Affective stylistics is derivedfrom analyzing further the notionthat a literary text is an event thatoccurs in time—that comes intobeing as it is read—rather than anobject that exists in space.
The text is examined closely,often line by line or even wordby word, in order to understandhow (stylistics) it affects(affective) the reader in theprocess of reading.
Although there is thus a great deal offocus on the text, which is why sometheorists consider this approach transactionalin nature, many practitioners of affectivestylistics do not consider the text anobjective, autonomous entity—it does nothave a fixed meaning independent ofreaders—because the text consists of theresults it produces, and those results occurwithin the reader.
For example, when Stanley Fishdescribes how a text is structured, thestructure he describes is the structure ofthe reader’s response as it occurs frommoment to moment, not the structure ofthe text as we might assemble it—likepuzzle pieces all spread out at oncebefore us—after we’ve finishedreading.
Indeed, it is the “slow-motion,” phrase-by-phraseanalysis of how the textstructures the reader’sresponse for which affectivestylistics is perhaps bestknown.
That Judas perished by hanging himself, there isno certainty in Scripture: though in one place itseems to affirm it, and by a doubtful word hathgiven occasion to translate it; yet in anotherplace, in a more punctual description, it make itimprobable, and seems to overthrow it.(“Literature” 71)
According to Fish, the question “What does this sentencemean?” or “What does this sentence say?” yields little because thesentence provides us with no facts with which we could answer thequestion. Even if we notice that the sentence does say something—itsays that Scripture gives us no clear indication of whether or not Judashanged himself—his point is that the sentence tells us only that it isunable to tell us anything. In contrast, he notes, the question “Whatdoes the sentence do to the reader?” or “How does the reader of thissentence make meaning?” yields something quite useful. What thispassage about Judas does, Fish notes, is move the reader from certaintyto uncertainty. The first clause, “that Judas perished by hanginghimself”(which, as most of us know, is a kind of shorthand for “the factthat Judas perished by hanging himself”), is an assertion we accept as astatement of fact.
Fish offers these three examples of the kinds of endings the first clause leads us to expect.1. That Judas perished by hanging himself is (an example for us all).2. That Judas perished by hanging himself shows (how conscious hewas of the enormity of his sin).3. That Judas perished by hanging himself should (give us pause).(“Literature” 71)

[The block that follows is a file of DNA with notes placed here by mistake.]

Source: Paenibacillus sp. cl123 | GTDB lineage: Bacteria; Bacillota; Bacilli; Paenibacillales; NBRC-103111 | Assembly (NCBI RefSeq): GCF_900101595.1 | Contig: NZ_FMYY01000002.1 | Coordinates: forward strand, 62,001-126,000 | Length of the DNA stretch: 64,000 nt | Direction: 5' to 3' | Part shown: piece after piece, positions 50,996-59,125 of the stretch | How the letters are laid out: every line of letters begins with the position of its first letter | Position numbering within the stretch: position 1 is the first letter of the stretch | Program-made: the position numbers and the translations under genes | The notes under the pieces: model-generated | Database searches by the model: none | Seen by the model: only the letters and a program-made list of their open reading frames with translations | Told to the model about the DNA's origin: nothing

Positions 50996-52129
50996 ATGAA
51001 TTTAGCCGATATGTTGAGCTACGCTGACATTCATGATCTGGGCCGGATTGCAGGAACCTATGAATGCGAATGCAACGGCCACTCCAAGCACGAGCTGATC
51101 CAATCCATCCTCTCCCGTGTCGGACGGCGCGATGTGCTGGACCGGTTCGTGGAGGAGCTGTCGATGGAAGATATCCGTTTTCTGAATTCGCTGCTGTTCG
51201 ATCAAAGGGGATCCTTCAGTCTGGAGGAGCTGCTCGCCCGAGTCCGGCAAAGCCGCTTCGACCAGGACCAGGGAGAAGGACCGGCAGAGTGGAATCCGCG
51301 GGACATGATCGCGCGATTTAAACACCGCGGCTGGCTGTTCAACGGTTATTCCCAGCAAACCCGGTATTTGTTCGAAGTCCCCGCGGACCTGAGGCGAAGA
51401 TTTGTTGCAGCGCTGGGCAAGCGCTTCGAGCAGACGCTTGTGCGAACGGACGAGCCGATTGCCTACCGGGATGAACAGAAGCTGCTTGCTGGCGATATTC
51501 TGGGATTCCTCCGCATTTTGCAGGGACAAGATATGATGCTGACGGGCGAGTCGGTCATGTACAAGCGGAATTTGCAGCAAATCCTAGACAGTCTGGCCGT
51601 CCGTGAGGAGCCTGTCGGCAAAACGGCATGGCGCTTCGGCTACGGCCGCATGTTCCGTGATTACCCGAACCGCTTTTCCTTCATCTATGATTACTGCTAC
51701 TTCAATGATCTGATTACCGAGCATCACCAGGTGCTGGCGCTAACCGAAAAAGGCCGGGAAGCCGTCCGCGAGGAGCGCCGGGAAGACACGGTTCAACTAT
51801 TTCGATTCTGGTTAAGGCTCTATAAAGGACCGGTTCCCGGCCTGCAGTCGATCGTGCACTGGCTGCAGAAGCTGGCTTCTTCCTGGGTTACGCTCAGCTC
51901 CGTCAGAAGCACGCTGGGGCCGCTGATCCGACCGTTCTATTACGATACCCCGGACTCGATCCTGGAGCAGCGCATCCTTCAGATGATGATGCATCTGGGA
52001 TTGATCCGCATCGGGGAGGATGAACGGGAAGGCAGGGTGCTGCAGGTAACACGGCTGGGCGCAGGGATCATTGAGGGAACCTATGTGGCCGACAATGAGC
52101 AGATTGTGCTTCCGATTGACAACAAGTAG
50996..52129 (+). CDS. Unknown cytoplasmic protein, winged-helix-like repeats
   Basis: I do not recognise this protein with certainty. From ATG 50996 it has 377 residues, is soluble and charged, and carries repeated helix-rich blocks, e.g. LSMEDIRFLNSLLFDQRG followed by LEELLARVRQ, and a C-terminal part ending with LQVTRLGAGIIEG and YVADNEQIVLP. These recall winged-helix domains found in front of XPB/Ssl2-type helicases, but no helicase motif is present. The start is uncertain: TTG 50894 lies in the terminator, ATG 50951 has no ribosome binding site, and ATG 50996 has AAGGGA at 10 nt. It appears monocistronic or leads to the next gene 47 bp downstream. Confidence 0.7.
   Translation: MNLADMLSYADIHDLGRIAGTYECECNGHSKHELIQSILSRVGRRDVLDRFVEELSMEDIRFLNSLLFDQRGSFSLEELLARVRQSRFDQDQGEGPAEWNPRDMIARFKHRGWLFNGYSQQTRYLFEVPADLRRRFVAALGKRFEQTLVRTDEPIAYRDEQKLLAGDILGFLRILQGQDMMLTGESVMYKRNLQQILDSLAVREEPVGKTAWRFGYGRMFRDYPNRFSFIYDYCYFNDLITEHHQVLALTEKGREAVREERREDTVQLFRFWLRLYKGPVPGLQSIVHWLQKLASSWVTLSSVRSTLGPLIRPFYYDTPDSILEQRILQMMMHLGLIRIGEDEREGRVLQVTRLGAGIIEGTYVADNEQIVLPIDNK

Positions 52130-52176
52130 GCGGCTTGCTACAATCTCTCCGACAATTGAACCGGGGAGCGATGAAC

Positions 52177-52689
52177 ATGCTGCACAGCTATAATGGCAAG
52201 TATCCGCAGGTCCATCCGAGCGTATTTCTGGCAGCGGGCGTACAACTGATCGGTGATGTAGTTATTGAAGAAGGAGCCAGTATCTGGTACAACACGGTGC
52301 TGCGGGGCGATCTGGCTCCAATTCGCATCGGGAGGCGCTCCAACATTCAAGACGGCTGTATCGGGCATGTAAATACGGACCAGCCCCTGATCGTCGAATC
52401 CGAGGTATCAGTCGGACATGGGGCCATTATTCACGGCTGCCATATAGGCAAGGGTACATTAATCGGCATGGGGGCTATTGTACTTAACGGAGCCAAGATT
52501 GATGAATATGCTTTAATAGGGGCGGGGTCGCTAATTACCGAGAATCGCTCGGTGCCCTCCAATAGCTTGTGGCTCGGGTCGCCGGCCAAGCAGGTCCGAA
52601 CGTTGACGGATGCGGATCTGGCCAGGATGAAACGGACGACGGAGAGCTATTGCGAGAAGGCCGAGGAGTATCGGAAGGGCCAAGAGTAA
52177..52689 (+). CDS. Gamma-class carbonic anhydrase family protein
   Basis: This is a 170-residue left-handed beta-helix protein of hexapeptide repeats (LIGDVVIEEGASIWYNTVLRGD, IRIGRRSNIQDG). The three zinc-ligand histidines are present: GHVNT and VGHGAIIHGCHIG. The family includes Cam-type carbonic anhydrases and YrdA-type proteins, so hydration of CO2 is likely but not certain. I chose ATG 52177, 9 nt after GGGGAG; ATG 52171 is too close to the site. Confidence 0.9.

These expectations narrow the possible meanings of the next threewords in the passage: “there is no.” At this point, the reader expects to see“there is no doubt,” but is given instead “there is no certainty.” Now the fact of Judas’ hanging himself, upon which our understandingof the sentence has rested, becomes uncertain. Now the reader is involved in acompletely different kind of activity. As Fish puts it, “Rather than following anargument along a well-lighted path (alight, after all, has gone out), [the reader]is now looking for one” (“Literature”71). In such a situation, the reader willtend to read on in hopes of finding clarification. But as we continue to read thepassage, our uncertainty only increases as we move back and forth betweenwords that seem to promise clarity—“place, ”“affirm,” “place,” “punctual,”“overthrow”—and words that seem to with draw that promise: “though,”“doubtful,” “yet,” “improbable,” “seems.” Uncertainty is further increased bythe excessive use of the pronoun It because, as the sentence progresses, thereader has more and more difficulty figuring out what it refers to.
In addition to an analysis of the reading activities that structurethe reader’s response, other kinds of evidence are usually gathered tofurther support the claim that the text is about the experience of reading.For example, most practitioners of affective stylistics will cite theresponses of other readers—of other literary critics, for example—toshow that their own analyses of the reading activities provided by aparticular text are valid for readers other than just them-selves. A criticmight even cite an extreme divergence of critical opinion about the textto support, for example, the contention that the text provides anunsettling, decentering, or confusing reading experience. This wouldn’tmean that the text is flawed but that by unsettling the reader itdemonstrates, say, the fact that interpretation of written texts, andperhaps of the world, is a problematic endeavor from which we shouldnot expect to achieve certainty.
Thematic evidence from the textitself is also usually provided to showthat the text is about the experience ofreading. For example, the reader-response critic shows how theexperiences of characters anddescriptions of settings mirror thereader’s experience reading the text.
As noted above, the textual evidence at this point isthematic: the critic shows that the theme of the text is aparticular kind of reading experience, such as thedifficulties involved in reading, the processes involved inmaking sense of the text, or the inevitability ofmisreading. Although many practitioners of affectivestylistics believe that the text, as an independent object,disappears in their analysis and becomes what it reallyis—an experience that occurs within the reader—their useof thematic evidence, as we’ve just seen, underscores theimportant role played by the text in establishing what thereader’s experience is.